Problem Statement: Given a 4-CNF formula f, the task is to check if there is every clause such that at least one literal is TRUE and the other is FALSE.
Explanation: An instance of the problem is an input specified to the problem. An instance of the NAE-4-SAT Problem is a boolean 4-CNF formula. Since an NP-complete problem is a problem which is both NP and NP-Hard, the proof or statement that a problem is NP-Complete consists of two parts:
- The problem itself is in NP class.
- All other problems in NP class can be polynomial-time reducible to that.
(B is polynomial-time reducible to C is denoted as B ≤ PC)
If the 2nd condition is only satisfied then the problem is called NP Hard.
But it is not possible to reduce every NP problem into another NP problem to show its NP-Completeness all the time. To show a problem is NP-Complete, prove that the problem is in NP and any NP-Complete problem is reducible to that, i.e., if B is NP-Complete and B ≤ PC For C in NP, then C is NP-Complete.
Thus, it can be verified that the hitting set problem is NP-Complete using the following propositions:
NAE-4-SAT is in NP:
It any problem is in NP, then given a ‘certificate’, which is a solution to the problem and an instance of the problem (a boolean 4CNF formula), we will be able to verify (whether the solution is correct or not) certificate in polynomial time. This can be done by checking that the truth assignment satisfies every clause in the formula f and that all the literals values assigned to any particular clause do not hold all same values, that is at least one is false in every clause.
NAE-4-SAT is NP-Hard:
In order to prove NAE-4-SAT is NP Hard, reduce a known NP Hard problem to this problem, in our case 3-SAT to NAE-4-SAT. The 3-SAT formula f is transformed by adding a variable v to every clause of the formula f. Since the formula f now has four literals in each of the clauses, it becomes a 4-SAT formula.
Now, the following propositions hold:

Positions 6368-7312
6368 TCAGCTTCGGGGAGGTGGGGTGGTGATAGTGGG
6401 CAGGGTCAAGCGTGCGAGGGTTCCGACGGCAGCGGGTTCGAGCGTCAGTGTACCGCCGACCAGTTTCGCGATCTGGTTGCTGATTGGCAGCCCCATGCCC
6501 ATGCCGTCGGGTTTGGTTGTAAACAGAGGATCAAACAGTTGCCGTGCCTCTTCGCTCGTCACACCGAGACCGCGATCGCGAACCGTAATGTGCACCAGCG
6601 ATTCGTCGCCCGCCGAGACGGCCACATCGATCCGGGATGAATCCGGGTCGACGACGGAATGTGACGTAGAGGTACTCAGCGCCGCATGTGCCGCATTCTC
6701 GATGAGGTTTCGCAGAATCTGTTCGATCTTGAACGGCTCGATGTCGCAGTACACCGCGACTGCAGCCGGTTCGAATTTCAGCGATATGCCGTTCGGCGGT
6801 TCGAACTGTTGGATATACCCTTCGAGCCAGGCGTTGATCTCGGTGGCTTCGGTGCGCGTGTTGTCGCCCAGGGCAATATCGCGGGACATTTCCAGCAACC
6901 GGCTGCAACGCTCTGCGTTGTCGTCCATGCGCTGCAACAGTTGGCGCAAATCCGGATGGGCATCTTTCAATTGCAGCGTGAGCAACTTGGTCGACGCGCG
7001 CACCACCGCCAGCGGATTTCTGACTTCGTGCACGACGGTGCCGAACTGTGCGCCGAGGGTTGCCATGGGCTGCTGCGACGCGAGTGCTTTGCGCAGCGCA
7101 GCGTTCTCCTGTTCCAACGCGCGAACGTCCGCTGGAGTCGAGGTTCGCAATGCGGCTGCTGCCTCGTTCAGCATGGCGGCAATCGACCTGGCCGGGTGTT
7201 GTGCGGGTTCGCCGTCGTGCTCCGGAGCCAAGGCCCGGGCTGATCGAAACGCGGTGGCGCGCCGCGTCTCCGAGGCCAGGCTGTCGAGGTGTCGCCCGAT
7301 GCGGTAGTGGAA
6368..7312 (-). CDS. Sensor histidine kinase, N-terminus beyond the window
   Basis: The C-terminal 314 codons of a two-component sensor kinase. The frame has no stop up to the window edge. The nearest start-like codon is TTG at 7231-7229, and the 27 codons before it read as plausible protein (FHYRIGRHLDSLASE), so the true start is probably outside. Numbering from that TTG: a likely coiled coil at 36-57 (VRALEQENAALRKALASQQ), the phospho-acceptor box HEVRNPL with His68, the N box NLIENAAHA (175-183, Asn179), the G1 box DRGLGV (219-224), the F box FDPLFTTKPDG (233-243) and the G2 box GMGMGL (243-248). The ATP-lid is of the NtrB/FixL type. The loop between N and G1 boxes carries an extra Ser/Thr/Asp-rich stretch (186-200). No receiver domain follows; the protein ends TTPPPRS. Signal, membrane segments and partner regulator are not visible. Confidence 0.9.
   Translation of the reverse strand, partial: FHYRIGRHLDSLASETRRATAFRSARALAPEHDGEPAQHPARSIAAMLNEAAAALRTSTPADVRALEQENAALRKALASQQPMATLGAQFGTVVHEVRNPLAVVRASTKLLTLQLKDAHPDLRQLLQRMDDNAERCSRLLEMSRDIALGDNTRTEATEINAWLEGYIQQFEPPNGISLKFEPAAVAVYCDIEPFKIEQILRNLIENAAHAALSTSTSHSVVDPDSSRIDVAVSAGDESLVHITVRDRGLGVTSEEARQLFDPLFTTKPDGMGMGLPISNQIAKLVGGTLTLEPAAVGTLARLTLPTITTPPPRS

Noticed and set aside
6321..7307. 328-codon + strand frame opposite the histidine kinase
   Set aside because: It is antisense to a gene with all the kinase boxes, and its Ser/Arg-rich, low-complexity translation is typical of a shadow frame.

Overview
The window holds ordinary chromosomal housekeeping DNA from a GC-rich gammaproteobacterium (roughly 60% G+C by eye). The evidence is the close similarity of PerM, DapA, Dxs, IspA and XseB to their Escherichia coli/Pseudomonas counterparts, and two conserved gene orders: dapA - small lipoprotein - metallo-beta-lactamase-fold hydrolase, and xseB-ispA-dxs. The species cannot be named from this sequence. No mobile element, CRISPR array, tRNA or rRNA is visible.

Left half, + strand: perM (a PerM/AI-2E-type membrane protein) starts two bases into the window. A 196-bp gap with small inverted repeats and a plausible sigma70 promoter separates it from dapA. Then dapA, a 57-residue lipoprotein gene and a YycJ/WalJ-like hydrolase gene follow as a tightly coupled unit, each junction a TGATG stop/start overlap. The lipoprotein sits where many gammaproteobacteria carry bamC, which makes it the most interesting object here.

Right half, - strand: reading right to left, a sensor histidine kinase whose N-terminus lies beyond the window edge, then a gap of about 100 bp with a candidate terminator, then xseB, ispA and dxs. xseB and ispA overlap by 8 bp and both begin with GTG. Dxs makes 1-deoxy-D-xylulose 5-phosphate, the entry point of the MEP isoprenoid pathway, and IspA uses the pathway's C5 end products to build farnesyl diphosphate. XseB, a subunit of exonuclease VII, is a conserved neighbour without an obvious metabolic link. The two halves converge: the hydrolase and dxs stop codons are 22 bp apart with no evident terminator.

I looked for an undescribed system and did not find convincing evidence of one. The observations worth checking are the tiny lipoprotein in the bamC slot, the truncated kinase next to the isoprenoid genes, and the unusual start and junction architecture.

- If 3-SAT is true, this implies that at least one of the literals in every clause must be true. We may assign the newly added variable v, a value of 0. NAE-4-SAT also holds, since the literals that were true in formula f also hold in NAE formula and the variable v is assigned a false boolean value, that is at least one is true and another is false.
- If the 4CNF formula is satisfiable, then this particular assignment of variables must have at least one true literal and at-least one negative literal. If the additional variable v, has the boolean value false, then we can remove it easily from each clause, and then the 3-SAT formula will still be satisfiable. If the additional variable v has a boolean true value, then we can remove any of the literal from each clause, since the variable v will make the 3CNF formula satisfiable.
Consider the example:
f=(x1 V x2‘ V x3) AND (x1‘ V x2‘ V x3)
NAE formula=(x1 V x2‘ V x3‘ V v) AND (x1‘ V x2 V x3 V v)
Let us assume one of the valid assignment for 4CNF formula to be (x1=0, x2=0, x3=0, v=1)
The 4-NAE formula is true because v=1 and x1=0 in every clause. Now if we negate all values, to remove v=1 later, even then the formula is satisfied by setting x1=1 in the first clause and x2=1 in the second clause.
Therefore, the 3-SAT formula is also satisfied. Hence NAE 4-SAT problem is NP-Complete.